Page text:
Doctors’ Notes


Cloth Diapers

When we decided — really I decided, then got Hubby onboard — to cloth diaper, our friends and family thought we were crazy. But cloth diapering isn’t what it used to be!

I spent hours reading and researching all the different kinds of diapers before my sweet little baby girl was born. I by no means consider myself an expert, but I encourage you to keep reading, and maybe you’ll think I’m not so crazy anymore.


To begin, let’s discuss the “why”…

Why Cloth Diapers? 

I originally started looking into cloth diapers for two reasons:

1. Because I’m cheap (okay, maybe thrifty is a better word!)

2. Because I was having a hard time imagining all that waste just hanging out in a landfill somewhere.

In a household with one child in diapers, disposable diapers account for up to 50% of the household waste! And, though no one knows for sure, estimates say disposable diapers will take anywhere from 250-500 years to decompose!

With some help from my number crunching hubby, we broke it down diaper-for-diaper. For us, for our first child, we’re saving a few hundred dollars over the course of the expected 2 years in diapers. But the big savings come with the following child(ren), because then there are no “start-up” costs. We’re able to cloth-diaper baby #2 essentially for free. (Part of our cost is also because the type of diaper we have chosen, but I’ll get to that in a minute.)

If you’d like to know the breakdown, I’m sure he has a spread sheet somewhere and would be more than happy to share it with you. For the sake of this article, I’ll keep it simple!

Alright, now to the burning question…

How to Cloth Diaper?

There are a few types of cloth diapers out there and a multitude of brands. Let’s start easy and break them down into two categories:


This is a fancy name for your grandmother’s cloth diapers. Flat piece of fabric, thicker int he middle, fold onto baby and clip into place. (There are newer styles of closers, so you don’t need to use pins anymore.) This kind does require a waterproof outside/cover.


These are shaped more like disposable diapers, with the absorbing material and the cover together. They can be broken down into three sub-categories:

  • All-in-One

The absorbent part and the cover are together in one product. The absorbent part is either permanent or snapped into the cover.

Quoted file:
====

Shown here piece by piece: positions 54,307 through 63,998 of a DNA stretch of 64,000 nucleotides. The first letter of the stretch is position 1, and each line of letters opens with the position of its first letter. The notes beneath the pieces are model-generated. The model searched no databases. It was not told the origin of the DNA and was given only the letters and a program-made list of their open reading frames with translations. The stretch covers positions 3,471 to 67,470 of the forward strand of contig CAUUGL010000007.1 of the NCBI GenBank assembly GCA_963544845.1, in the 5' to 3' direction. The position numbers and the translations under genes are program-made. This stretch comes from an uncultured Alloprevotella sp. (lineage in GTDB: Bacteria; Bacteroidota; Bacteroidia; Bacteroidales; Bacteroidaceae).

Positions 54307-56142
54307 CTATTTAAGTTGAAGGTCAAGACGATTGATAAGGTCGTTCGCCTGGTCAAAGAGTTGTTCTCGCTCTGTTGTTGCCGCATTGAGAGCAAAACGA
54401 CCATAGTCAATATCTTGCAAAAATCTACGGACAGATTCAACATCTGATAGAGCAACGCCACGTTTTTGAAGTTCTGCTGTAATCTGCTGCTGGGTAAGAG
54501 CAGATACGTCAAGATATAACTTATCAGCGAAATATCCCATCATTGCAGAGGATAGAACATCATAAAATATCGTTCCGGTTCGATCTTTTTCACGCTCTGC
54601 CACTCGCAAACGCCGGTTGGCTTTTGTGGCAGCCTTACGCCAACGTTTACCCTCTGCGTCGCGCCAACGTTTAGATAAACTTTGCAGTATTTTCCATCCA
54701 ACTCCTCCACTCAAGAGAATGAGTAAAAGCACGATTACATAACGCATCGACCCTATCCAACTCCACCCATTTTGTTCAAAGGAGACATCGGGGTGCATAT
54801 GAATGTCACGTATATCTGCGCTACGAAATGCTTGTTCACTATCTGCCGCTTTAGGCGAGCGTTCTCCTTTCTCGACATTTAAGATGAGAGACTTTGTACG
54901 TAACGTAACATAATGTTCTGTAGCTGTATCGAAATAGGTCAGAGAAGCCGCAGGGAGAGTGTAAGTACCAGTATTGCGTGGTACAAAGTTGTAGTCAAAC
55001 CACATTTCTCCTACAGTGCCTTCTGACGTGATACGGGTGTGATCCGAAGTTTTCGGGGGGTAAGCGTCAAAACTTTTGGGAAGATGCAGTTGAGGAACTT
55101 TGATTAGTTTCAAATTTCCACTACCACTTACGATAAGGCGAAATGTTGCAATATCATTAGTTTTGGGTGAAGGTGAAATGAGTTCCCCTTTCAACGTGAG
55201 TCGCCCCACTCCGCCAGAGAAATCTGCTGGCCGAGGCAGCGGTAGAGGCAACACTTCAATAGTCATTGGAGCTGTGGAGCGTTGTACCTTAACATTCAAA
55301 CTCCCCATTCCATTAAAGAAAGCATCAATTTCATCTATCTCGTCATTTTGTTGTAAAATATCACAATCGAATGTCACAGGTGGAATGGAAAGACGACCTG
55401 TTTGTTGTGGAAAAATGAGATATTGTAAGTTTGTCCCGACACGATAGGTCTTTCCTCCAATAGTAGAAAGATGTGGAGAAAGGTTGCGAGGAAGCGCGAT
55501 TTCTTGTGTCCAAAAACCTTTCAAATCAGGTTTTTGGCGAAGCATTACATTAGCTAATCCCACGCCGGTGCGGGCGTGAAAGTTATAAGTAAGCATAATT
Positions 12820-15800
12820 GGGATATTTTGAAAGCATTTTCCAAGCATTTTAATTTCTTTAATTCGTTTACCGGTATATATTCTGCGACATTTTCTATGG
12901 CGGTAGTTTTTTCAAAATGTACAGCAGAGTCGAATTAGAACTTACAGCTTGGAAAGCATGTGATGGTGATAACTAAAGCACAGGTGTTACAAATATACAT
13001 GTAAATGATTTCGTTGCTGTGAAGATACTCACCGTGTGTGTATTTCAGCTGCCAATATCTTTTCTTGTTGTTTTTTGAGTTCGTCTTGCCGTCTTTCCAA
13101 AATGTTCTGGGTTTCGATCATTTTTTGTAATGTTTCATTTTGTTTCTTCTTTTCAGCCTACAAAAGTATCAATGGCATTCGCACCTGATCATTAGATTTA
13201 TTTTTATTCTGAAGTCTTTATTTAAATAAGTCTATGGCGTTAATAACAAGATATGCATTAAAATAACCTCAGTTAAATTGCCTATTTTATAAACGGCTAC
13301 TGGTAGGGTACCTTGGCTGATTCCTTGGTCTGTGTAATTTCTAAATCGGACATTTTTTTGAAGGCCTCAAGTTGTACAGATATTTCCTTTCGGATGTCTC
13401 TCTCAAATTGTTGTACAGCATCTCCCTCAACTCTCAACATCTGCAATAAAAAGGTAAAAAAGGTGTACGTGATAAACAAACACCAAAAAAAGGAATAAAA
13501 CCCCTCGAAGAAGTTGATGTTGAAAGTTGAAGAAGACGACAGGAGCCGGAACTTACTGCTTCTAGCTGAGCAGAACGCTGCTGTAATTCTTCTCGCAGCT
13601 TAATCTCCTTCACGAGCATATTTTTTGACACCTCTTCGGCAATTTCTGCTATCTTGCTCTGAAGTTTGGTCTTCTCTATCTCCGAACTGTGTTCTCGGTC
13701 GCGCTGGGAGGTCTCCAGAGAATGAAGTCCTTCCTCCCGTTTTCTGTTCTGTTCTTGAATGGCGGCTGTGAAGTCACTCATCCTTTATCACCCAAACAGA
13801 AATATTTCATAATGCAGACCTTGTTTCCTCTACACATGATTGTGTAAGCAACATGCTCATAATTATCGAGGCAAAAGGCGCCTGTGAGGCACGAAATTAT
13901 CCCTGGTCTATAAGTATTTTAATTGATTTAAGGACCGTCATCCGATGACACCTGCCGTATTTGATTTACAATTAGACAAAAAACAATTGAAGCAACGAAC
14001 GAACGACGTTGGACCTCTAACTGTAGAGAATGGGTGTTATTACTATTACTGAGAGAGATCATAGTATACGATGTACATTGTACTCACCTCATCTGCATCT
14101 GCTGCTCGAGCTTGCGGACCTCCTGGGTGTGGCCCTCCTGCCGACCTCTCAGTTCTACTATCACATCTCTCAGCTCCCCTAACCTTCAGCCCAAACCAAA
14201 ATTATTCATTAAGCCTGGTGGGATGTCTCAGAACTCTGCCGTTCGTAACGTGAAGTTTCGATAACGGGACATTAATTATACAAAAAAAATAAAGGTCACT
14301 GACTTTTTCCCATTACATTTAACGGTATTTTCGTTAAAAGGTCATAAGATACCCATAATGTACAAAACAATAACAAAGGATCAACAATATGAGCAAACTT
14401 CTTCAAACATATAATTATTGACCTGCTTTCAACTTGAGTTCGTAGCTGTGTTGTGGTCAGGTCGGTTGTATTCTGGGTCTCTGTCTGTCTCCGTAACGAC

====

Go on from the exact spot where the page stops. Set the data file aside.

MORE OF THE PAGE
• Pocket

Similar to the all-in-one, but the cover has a pocket to stuff a removable absorbent pad into. No built-in absorbency. The pocket is usually fleece, which allows moisture to wick away from the baby’s skin into the absorbent pad.

  • Hybrid

I like to think of these as “hammock” diapers, because the absorbent pad is against the baby’s skin, sitting in a waterproof hammock. The “hammock” is attached to the cover. The beauty of hybrid diapers is that they can be used with reusable liners (absorbent pad) OR disposable liners.

*This is the one we chose- and we LOVE it! Our NAEYC daycare allows the disposable liners, and we use the reusable liners while we’re at home. Win-win! (Most daycares will not allow reusable diapers because of sanitary issues. NAEYC is very strict on this — but since they can throw away the inserts, they’re happy.) Our disposable liners are biodegradable and flushable too! Woo-hoo!

And now to the last two big questions…

Isn’t it Gross to Touch All That Poop?!

Let’s be real… Whether you’re using disposable or reusable diapers, changing poopy diapers is gross.

That said, here’s the routine we acquired through our learning process:

Breastfed baby poop is water-soluble and doesn’t need to be rinsed/soaked before washing. (Or so they say.) I still soaked. We put the liners in a bucket of water and nightly, or every other night, did a load of diapers. By the time it was wash time, we were able to dump the water, and all the grossness with it, down our toilet (And, hey: back into the sewage system is where poop is supposed to go — not into land fills soaking into our clean water source. But, anyway: back on topic…)

Once Sweet Baby Girl(s) was big enough and eating foods, the #2 could be dropped into the toilet and flushed away. We invested in a diaper sprayer — which attaches to the toilet and is very similar to a shower sprayer; it allows you to spray the poop down the potty.

Aren’t You Doing Laundry All the Time?!

Again, let’s be real… With a family that includes a toddler and an infant, I’m doing laundry all the time anyway. One extra load every few days that does not need to be folded (my least favorite — alright, most hated — part of laundry) truly doesn’t occupy that much extra time.

Now, this isn’t meant to be an all-inclusive look into cloth diapers; there are many other pros/cons I could discuss. I only hoped to provide a quick overview to get you thinking about your own diapering choices.

I love our decision to cloth diaper, and I’d absolutely choose it again given the chance. The few sacrifices we’ve made to cloth diaper — the extra load every few days, soaking the diapers, stuffing the diapers because we choose the hybrid — are absolutely worth it.

If you see me in the office I’d be more than happy to talk, share, and/or compare our experience. Or, if you have any further questions, just let me know; I have a plethora of websites I used when first researching, and I’d be happy to share at anytime.

See… I’m not so crazy right?!

Stacey Stratton is a member of the American Academy of Physician Assistants and the Society for Physician Assistants in Pediatrics.